Go inside the worlds of art, fashion, design, and lifestyle.
Monsieur Christian Dior had as much a public life as he did a private one. In his autobiography Dior, By Dior, he mentioned there being two of him—the actual and the imagined. For Spring/Summer 2019, Dior’s new artistic director of men’s collections, Kim Jones, was inspired by the actual one, and the private life in which he lived surrounded by art, family, and fabrics.
Seen in the collection, Jones translated and reimagined many creative outputs from the 1940s and on, such as a new emblem that pays homage to an original toile de jouy at the original boutique at 30 Avenue Montaigne, decorated by Victor Grandpierre. The feminine silhouettes and details of couture are a welcomed result on rounded shapes for the new men’s collection, too, with rounder shoulders, softer textures, and diagonal jackets that wrap around the body—a nod to a piece in Dior’s Fall/Winter 1950 collection. Pieces of the past were brought to life in new light in the show, anchored by and revolving around a monumental installation by New York-based artist KAWS.
The artist’s installation—BFF, a phenomenon of a character for its recognizable details—was the center of the show, acting as a small skyscraper at over 32 feet tall inside the domed presentation tent (that took around 100 people to construct). It took four days to construct out of foam, wood, polystyrene, peonies, roses, and moss—with the flowers placed in hidden pipettes with water. Bobby, seen as a dog-shaped perfume bottle held by BFF and reaching almost 6 feet tall, was made out of 3-D printed resin and had a painted finish.
“I really wanted to do something with of texture,” said the artist. “It’s a foam with peonies and roses pushed into it. 60,000 on the figure and 10,000 for any damages.”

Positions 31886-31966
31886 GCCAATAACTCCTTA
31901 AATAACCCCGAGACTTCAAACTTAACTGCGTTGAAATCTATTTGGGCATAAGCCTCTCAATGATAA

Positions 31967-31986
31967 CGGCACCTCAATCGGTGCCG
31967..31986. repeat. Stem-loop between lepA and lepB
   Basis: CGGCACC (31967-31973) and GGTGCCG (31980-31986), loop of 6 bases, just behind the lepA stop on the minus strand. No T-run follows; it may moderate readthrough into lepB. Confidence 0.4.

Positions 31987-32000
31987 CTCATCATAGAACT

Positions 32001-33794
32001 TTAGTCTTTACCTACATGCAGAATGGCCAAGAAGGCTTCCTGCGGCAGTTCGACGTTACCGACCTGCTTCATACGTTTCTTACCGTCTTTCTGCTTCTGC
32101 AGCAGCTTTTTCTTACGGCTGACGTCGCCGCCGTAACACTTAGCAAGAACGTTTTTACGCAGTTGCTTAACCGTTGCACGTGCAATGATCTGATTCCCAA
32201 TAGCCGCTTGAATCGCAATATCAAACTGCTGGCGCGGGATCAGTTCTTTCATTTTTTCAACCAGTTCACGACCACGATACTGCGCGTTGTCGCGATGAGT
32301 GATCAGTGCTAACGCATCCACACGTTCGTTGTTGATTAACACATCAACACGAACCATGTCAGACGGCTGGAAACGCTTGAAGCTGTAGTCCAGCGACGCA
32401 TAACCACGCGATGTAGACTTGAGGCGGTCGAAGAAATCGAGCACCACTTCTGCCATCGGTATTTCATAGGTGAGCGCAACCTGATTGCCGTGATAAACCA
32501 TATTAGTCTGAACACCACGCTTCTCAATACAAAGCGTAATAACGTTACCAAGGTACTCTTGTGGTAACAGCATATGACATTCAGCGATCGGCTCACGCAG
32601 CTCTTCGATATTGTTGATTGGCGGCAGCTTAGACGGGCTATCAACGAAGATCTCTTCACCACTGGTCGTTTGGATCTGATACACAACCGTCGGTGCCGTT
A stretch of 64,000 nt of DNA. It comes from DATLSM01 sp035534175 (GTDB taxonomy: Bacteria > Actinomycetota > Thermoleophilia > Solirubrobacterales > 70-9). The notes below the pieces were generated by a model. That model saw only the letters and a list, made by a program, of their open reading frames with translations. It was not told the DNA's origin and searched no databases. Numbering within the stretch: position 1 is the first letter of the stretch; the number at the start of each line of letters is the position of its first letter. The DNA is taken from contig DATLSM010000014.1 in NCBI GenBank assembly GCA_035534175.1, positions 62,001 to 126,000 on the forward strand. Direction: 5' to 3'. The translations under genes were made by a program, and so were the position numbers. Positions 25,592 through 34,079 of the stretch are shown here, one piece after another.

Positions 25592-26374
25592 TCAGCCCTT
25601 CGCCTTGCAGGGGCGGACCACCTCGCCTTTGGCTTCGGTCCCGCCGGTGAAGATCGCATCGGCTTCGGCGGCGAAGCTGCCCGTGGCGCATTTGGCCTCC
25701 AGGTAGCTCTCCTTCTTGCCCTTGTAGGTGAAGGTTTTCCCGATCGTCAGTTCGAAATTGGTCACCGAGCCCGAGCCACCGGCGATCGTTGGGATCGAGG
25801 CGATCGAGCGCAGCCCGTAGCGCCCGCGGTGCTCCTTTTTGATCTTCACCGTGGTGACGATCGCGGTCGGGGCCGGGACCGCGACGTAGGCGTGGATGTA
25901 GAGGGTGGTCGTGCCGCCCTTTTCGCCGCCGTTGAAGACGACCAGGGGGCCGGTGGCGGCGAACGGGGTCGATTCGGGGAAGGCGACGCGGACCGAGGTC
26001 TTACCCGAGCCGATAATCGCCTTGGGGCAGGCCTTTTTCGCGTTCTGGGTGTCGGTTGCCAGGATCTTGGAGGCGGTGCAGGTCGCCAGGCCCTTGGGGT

Stationed around its base and on several rows of black scaffolding facing the piece in a theater-in-the-round setting, guests were then greeted by the new collection that passed by. Jones also asked KAWS to rework the house’s traditional bee icon, which was seen playful and with Xs over the eyes, similarly to the BFF works. We saw the new bee adorning many of the jackets, and as a keychain, as well, mixed into the colorful new wardrobe Jones debuted.
In addition to the revamped bees, and softer shapes and feminine silhouettes, Jones also showed a fusion of sportswear and couture—an offering that represents a strong contemporary take on masculinity seen so prevalently today. Floral motifs and feather embroideries overlaid with vinyl make appearances, as do regal colors that Mr. Dior once loved for its Edwardian charm—blue, pale pink, and white.
We also see the Dior gray and touches of gold, an homage to the house and the man. Inside-out jackets show lining marks and decadent overlays of organza; pinstripe coats have multi-layered flaps and butler tails; a transparent, shiny rain jackets was worn over floral button-down and shorts; a one-button, diagonal closure suit jacket hung low and loose; and an array of new sneakers, bags, and accessories treaded down the runway in a variety of colors.